November 18, 2020 3:07 am

He may once have had an eye for sloppy science. That eye seems to have gone a bit blind since he started collecting a paycheck in support of sloppy science.

TonyG
November 16, 2020 7:53 am

…the prestigious institute is left humiliated.

Is it, though?

Such a thing only happens if they are held to account for their failures. I haven’t seen that happen yet.

ferdberple
November 16, 2020 9:37 am

They should talk to Mann. It looks like they have their dataset upside-down.

Jeff F
Reply to  ferdberple
November 16, 2020 10:09 am

That’s what I thought: change + to – and it looks pretty good.

marty
November 16, 2020 10:45 am

Not only that the picadists claim tax money, the taxes that we consumers have to pay for eco taxes, CO2, taxes, taxes and road tolls are missing from the income of the population. A huge loss for all taxpayers!

Phil Salmon
November 16, 2020 10:48 am

Warmists predict El Niño every year.
Every year!
It’s synonymous with Christmas for them.
As soon as we’re into 2021 it will start again.

Phil Salmon
November 16, 2020 11:03 am

The best index for ENSO is a biological one.
The Peruvian anchovy.
When the fish landings decline sharply, its a sign of impending El Niño.
When the anchovy landings grow strongly, it signifies increased upwelling derived from the Humboldt current, and that La Niña is in the way.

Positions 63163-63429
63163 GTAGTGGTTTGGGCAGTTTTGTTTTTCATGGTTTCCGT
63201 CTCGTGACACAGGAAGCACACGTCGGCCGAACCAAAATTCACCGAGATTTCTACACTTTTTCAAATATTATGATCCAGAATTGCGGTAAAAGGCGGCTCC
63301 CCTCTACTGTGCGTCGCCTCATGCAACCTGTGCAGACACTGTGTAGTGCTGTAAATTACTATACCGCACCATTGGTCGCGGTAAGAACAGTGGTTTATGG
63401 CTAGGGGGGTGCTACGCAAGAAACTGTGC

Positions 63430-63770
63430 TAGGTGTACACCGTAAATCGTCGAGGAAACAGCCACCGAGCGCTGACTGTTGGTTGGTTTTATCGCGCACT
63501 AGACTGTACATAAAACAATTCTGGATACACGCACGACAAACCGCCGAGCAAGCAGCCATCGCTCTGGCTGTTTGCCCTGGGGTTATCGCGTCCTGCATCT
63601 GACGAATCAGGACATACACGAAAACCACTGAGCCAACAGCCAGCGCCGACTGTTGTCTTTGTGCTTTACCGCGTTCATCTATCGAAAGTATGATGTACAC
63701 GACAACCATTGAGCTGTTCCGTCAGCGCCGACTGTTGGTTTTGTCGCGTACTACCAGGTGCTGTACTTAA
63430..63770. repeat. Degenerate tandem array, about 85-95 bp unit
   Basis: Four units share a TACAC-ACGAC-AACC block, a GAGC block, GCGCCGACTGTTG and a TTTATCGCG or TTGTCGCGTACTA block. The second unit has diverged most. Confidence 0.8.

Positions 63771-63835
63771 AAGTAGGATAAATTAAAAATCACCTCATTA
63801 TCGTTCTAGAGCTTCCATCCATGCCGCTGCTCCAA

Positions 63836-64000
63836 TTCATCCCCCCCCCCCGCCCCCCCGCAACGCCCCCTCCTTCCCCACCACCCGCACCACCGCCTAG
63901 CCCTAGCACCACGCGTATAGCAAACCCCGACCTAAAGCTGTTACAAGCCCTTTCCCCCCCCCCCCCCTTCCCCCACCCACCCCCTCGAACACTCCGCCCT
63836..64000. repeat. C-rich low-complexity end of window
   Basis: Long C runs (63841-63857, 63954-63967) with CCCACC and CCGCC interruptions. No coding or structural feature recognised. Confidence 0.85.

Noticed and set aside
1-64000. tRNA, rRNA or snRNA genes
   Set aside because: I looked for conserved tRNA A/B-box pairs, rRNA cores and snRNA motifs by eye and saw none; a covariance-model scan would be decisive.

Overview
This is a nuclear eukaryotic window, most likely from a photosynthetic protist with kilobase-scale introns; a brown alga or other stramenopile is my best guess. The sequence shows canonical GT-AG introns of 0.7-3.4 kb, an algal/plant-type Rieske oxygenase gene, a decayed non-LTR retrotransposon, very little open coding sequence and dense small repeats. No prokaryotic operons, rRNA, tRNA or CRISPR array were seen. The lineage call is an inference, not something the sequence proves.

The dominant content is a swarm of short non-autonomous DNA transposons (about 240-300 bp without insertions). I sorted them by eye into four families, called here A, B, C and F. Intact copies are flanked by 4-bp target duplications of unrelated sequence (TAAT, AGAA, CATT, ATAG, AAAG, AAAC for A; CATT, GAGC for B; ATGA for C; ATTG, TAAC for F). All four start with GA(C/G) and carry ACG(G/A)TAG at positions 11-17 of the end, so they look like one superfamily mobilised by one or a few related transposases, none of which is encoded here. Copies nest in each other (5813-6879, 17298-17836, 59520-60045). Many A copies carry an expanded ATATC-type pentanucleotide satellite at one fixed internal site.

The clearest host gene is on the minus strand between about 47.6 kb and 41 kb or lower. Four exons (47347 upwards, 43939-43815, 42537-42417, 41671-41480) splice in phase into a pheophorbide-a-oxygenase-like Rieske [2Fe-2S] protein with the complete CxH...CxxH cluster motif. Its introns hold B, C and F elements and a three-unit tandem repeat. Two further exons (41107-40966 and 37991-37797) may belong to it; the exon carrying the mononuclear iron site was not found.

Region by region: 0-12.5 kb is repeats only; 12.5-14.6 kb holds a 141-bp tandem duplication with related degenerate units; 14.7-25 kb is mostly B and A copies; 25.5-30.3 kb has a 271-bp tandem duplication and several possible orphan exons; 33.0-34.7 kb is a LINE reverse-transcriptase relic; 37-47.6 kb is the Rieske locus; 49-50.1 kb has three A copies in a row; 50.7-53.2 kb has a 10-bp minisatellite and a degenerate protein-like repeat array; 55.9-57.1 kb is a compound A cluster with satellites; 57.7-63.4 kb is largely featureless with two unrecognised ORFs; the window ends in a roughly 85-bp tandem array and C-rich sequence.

ren
Reply to  Phil Salmon
November 16, 2020 11:35 am

If we look at the Southeast Pacific, we can see huge areas of the aerosol that floats above the cool ocean.
https://en.sat24.com/en/am/world

John Pickens
November 16, 2020 11:26 am

“Our models, when applied to hindcasted numbers, work flawlessly”
My interpretation of their original prediction is accurate, I think.
Hindcasting chaotic systems does not work in any meaningful way.
Another “Tuning” fail.

fred250
Reply to  John Pickens
November 16, 2020 12:07 pm

And if they are “hind-casting” to one of the corrupted data series. eg GISS, et all

They are WRONG anyway. !

ResourceGuy
November 16, 2020 12:22 pm

The new, improved, clever straight edge ruler did not work so well.

Bruce of Newcastle
November 16, 2020 12:34 pm

PIK are the main advisors to Pope Francis on climate.

Maybe the Pope needs a better climate advisor that Prof Schellnhuber. I suggest Anthony Watts.

ResourceGuy
Reply to  Bruce of Newcastle
November 17, 2020 9:14 am

+10

Cliff Hilton
November 18, 2020 11:52 am

You see a La Nina, I see an El Nino. Don’t believe facts, just “truth”.

Joe Biden says, ” Believe truth over facts”.

%d bloggers like this: